Not only does this song use an incredible amount of synth and has a great tempo, the lyrics sting, capturing the struggle of trying to grasp onto something that no longer exists. This song sums up the feeling of holding onto the past and clinging onto distant memories.

The line “You don't love me no more,” is repeated throughout the song, a repetitive recognition of a harsh realization.  

There’s also a rap break. I’ll leave my favorite lines here: 

"But if the end is near imma need someone to spend it with / 'Cause love isn't infinite, but death is inevitable / And if heaven does exist, I hope it ain't different / Than how it is with you..."

6. “Chariot” by Beach House

Really, Jess, a Beach House song? Beach House isn’t underrated.

To which I reply, stop right there. It’s my blog and I’ll add a Beach House song if I want to. 

Beach House released a “B-Sides and Rarities” album last year and it was extremely overlooked. As a huge Beach House fan, I became extremely overwhelmed by the release of new-ish Beach House music and listened to the whole thing through immediately…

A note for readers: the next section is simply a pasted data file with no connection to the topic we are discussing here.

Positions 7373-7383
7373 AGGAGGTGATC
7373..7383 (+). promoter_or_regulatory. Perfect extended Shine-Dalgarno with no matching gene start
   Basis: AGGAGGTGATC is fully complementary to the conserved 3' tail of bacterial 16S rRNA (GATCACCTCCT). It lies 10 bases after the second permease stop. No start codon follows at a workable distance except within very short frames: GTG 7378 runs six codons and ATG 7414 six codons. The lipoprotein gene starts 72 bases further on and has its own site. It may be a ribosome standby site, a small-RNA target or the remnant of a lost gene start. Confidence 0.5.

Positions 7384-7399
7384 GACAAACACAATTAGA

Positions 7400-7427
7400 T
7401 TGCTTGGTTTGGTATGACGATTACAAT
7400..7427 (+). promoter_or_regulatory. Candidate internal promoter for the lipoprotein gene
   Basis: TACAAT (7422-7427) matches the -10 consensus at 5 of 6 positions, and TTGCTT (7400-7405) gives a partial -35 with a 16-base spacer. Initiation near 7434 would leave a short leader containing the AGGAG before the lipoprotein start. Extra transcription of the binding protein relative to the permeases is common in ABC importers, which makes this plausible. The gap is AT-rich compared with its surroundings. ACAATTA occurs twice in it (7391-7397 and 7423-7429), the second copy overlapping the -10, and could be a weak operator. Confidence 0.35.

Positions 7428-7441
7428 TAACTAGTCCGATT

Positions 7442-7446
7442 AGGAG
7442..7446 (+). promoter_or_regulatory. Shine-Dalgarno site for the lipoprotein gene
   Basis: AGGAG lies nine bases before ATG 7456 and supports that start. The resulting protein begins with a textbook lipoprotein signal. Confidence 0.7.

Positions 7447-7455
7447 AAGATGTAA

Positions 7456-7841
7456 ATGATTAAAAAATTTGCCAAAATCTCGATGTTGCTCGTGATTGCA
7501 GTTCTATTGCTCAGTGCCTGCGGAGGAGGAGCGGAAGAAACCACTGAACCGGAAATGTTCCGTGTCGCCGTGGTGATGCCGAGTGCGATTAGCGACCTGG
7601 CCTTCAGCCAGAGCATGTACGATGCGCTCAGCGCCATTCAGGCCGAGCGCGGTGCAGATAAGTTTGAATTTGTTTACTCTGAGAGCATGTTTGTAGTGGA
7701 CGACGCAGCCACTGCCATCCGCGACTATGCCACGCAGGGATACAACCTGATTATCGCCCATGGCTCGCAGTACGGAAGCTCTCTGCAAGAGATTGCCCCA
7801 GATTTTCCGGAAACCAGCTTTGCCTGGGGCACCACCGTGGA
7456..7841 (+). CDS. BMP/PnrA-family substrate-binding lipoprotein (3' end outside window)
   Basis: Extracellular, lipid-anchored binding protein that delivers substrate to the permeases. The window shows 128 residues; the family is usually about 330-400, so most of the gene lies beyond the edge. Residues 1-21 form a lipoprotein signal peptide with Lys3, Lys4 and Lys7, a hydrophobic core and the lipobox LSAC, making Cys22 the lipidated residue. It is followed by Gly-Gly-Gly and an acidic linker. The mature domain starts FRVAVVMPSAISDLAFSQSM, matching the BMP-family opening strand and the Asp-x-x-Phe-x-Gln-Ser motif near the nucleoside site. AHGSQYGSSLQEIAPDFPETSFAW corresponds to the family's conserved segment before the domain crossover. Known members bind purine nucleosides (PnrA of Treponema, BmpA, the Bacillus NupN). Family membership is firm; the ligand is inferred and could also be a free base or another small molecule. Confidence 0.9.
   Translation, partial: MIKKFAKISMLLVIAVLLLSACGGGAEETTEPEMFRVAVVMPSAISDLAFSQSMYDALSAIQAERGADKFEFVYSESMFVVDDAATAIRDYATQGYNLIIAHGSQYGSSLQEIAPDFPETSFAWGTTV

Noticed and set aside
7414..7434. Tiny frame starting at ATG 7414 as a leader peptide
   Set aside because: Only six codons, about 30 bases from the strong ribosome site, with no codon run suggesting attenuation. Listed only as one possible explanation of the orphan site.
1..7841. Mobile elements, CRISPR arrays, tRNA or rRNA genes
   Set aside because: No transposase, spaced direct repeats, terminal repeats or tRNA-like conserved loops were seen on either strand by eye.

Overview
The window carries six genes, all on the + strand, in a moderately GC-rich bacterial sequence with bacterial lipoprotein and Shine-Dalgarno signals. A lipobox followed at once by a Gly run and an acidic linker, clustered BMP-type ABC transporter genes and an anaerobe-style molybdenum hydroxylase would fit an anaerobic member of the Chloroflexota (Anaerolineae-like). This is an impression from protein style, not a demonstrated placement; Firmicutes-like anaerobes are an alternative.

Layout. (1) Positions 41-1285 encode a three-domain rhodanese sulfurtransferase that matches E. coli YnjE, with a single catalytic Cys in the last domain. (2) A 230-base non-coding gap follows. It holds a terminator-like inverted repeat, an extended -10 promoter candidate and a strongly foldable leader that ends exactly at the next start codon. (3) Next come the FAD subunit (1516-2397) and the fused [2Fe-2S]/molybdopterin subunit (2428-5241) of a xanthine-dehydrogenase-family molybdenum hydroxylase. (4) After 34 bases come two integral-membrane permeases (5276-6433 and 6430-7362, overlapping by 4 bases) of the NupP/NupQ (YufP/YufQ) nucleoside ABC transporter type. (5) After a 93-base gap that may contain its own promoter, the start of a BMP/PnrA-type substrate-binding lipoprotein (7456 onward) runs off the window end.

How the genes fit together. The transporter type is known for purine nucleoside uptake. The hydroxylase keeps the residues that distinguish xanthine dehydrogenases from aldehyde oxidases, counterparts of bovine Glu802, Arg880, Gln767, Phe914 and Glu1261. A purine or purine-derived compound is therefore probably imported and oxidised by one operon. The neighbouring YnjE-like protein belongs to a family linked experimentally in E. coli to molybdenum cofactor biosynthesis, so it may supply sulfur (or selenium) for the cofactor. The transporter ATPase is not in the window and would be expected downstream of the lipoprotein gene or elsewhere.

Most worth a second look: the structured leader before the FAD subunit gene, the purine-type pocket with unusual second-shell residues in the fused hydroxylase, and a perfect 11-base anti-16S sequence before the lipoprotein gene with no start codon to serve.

I could not tell you how many times I have listened to the song “Chariot” for the sole purpose of hearing the lines, “But you said, ‘Angel's wings, time we spent ’/ Nobody knows how close it will come / The rite of the sands / My heart in your hands.” 

Every single time Beach House's lead vocalist Victoria Legrand sings these lines, my heart breaks a little, in a good way. This track also has an infectious cadence, and, of course, has high points that Beach House songs tend to have that remind you that you are a tiny speck on a spinning ball endlessly floating through space. 

7. “Flirting in Space” by Brad stank